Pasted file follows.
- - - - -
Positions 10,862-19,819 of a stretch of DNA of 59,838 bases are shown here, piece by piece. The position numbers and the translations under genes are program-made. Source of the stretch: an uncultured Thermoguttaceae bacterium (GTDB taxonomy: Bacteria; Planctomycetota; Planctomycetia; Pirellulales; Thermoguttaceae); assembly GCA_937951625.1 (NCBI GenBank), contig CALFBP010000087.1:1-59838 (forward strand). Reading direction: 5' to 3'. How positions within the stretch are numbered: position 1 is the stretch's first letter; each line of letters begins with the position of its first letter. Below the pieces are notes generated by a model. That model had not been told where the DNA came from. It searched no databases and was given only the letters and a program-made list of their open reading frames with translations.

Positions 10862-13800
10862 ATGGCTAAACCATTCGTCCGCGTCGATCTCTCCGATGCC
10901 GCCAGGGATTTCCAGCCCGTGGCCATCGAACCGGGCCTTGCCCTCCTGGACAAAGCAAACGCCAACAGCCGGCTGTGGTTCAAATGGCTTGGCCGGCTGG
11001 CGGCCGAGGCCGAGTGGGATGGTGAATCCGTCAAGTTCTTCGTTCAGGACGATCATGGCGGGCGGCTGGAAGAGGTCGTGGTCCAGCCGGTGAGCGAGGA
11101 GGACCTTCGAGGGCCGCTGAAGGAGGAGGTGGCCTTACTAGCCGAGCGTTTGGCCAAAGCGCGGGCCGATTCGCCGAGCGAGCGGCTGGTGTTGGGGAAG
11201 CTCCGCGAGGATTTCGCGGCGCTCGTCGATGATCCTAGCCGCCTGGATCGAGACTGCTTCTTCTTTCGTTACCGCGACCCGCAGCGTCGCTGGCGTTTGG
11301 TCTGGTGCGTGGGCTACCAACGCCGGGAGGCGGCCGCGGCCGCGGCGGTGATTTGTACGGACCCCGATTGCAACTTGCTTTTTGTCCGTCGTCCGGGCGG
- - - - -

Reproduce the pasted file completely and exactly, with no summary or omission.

Positions 10,862-19,819 of a stretch of DNA of 59,838 bases are shown here, piece by piece. The position numbers and the translations under genes are program-made. Source of the stretch: an uncultured Thermoguttaceae bacterium (GTDB taxonomy: Bacteria; Planctomycetota; Planctomycetia; Pirellulales; Thermoguttaceae); assembly GCA_937951625.1 (NCBI GenBank), contig CALFBP010000087.1:1-59838 (forward strand). Reading direction: 5' to 3'. How positions within the stretch are numbered: position 1 is the stretch's first letter; each line of letters begins with the position of its first letter. Below the pieces are notes generated by a model. That model had not been told where the DNA came from. It searched no databases and was given only the letters and a program-made list of their open reading frames with translations.

Positions 10862-13800
10862 ATGGCTAAACCATTCGTCCGCGTCGATCTCTCCGATGCC
10901 GCCAGGGATTTCCAGCCCGTGGCCATCGAACCGGGCCTTGCCCTCCTGGACAAAGCAAACGCCAACAGCCGGCTGTGGTTCAAATGGCTTGGCCGGCTGG
11001 CGGCCGAGGCCGAGTGGGATGGTGAATCCGTCAAGTTCTTCGTTCAGGACGATCATGGCGGGCGGCTGGAAGAGGTCGTGGTCCAGCCGGTGAGCGAGGA
11101 GGACCTTCGAGGGCCGCTGAAGGAGGAGGTGGCCTTACTAGCCGAGCGTTTGGCCAAAGCGCGGGCCGATTCGCCGAGCGAGCGGCTGGTGTTGGGGAAG
11201 CTCCGCGAGGATTTCGCGGCGCTCGTCGATGATCCTAGCCGCCTGGATCGAGACTGCTTCTTCTTTCGTTACCGCGACCCGCAGCGTCGCTGGCGTTTGG
11301 TCTGGTGCGTGGGCTACCAACGCCGGGAGGCGGCCGCGGCCGCGGCGGTGATTTGTACGGACCCCGATTGCAACTTGCTTTTTGTCCGTCGTCCGGGCGG